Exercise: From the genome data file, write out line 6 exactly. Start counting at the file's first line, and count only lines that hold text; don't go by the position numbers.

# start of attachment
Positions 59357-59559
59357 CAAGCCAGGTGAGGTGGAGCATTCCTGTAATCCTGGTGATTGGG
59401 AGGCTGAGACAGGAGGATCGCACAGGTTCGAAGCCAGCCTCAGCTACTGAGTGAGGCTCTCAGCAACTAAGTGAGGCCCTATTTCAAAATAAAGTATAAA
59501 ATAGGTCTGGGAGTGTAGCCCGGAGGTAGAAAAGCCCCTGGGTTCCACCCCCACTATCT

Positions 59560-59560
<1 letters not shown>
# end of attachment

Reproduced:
<1 letters not shown>